May 21, 2009

Expert witnesses precluded from testifying for failure to fully comply with T.R.C.P. 26; Trial court has wide discretion in allowing expert architect

(Tenn. Ct. App. October 28, 2008).

This litigation arises out of the renovation of and addition to a 100-year old house. While suit was pending, the plaintiff, Billy S. Walls dba B.S. Walls Construction ("Contractor") failed to respond to interrogatories with respect to requested information regarding experts. He likewise did not respond to a motion to compel responses to the interrogatories and an order of the court compelling responses. As a consequence of Contractor's inaction, the trial court refused to allow his two expert witnesses to testify. At trial, Contractor objected to the testimony of an expert tendered by the defendants, Jeffrey S. Conner and Tresia Conner ("Homeowners"). The trial court overruled the objection. Contractor argues in this court that the trial court abused its discretion when it refused to allow his experts to testify and when it held that Homeowners' expert was qualified to testify. We affirm.

Opinion may be found at the TBA website:

"The interrogatory answer supplied stated the names of two expert witnesses that Contractor intended to call at trial, but did not supply the other information required under Rule 26 and requested in the interrogatory concerning experts." Id.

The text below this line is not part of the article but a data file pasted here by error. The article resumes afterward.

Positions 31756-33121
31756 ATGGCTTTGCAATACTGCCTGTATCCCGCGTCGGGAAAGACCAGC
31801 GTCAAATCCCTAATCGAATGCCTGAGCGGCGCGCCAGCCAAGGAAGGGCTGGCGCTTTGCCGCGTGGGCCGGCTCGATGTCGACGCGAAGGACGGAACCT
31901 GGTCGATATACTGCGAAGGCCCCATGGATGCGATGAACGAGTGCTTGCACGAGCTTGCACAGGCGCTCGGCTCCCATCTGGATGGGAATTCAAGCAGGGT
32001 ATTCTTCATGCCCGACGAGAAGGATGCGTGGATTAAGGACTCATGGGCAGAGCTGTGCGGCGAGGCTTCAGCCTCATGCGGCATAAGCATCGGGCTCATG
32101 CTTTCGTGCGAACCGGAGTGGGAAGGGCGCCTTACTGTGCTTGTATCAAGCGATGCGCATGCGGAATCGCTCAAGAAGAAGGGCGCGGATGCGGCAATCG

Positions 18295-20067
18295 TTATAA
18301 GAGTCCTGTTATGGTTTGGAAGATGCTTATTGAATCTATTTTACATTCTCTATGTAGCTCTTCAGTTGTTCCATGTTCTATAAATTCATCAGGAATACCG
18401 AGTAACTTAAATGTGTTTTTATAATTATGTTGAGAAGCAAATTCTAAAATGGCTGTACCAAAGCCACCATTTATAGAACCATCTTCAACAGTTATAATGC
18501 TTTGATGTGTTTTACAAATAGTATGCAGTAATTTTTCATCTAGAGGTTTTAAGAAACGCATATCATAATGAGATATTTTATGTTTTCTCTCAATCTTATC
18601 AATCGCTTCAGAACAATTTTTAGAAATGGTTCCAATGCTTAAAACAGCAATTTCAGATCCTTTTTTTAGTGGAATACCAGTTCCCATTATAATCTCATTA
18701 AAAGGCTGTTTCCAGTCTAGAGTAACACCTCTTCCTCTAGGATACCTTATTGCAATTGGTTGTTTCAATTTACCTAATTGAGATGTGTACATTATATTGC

'The sanction in this case is admittedly harsh. But “harsh sanctions have been used with some frequency to address a party’s failure to comply with discovery orders.” We hold that the trial court’s decision to preclude Contractor’s experts from testifying does not amount to an abuse of discretion.' Id. (Citations omitted).

"The witness was then tendered for voir dire. On appeal, Contractor points to several facts brought out during voir dire, which he contends shows that the trial court erred in admitting the witness’ expert testimony: (1) that Homeowners' expert had no experience renovating 100-year old structures; (2) the expert had not performed a renovation of an existing residential structure for nine years; (3) the expert’s experience was in building new structures; and (4) the expert testified that he calls his friends about pricing in the field of renovating homes. As the trial court noted, the facts brought out on voir dire of the witness go to the weight and credibility to be given to the witness’s testimony. We give the trial court’s determinations in that regard great deference on appeal. We find that the trial court did not abuse its discretion in determining that the witness was qualified to testify and admitting his testimony." Id.